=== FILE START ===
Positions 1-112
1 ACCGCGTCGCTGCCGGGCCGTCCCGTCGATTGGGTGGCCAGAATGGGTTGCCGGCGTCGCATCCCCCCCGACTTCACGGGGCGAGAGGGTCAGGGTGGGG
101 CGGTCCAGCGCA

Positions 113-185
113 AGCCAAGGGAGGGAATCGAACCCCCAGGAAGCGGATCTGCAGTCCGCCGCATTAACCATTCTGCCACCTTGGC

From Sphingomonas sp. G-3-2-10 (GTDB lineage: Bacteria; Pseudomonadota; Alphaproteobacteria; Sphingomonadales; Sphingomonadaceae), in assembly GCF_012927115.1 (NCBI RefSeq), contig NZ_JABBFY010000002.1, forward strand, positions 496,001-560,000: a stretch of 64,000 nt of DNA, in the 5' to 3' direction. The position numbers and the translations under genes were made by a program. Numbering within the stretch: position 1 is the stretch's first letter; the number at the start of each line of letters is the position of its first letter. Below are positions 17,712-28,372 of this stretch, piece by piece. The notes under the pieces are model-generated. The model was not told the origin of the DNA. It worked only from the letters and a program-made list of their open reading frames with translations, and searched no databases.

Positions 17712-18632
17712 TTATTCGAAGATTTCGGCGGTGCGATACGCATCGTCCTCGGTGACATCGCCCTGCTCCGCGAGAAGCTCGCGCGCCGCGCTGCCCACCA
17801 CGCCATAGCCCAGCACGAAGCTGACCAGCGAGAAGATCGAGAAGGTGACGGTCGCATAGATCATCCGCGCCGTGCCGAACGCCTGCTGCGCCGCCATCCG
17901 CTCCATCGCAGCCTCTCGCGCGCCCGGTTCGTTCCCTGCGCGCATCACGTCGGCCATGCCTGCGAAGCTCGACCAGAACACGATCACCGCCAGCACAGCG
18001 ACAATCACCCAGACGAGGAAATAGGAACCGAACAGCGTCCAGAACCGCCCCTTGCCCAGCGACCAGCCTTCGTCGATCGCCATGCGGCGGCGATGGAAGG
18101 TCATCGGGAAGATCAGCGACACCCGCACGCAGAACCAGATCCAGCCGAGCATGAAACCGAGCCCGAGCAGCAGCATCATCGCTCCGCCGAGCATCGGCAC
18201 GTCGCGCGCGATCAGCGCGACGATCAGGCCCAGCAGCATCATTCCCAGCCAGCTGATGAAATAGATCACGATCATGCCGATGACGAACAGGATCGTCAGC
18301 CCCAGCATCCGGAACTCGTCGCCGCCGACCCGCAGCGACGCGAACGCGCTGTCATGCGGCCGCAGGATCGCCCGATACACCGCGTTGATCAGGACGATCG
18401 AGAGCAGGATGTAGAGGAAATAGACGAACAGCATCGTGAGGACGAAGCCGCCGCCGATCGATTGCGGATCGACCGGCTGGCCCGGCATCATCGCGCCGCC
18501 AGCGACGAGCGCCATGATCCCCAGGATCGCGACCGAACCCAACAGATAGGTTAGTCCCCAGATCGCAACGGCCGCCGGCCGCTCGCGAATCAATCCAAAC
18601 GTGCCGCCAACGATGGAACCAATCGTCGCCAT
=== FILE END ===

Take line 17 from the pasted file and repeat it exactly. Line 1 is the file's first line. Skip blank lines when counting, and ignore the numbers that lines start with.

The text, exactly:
18601 GTGCCGCCAACGATGGAACCAATCGTCGCCAT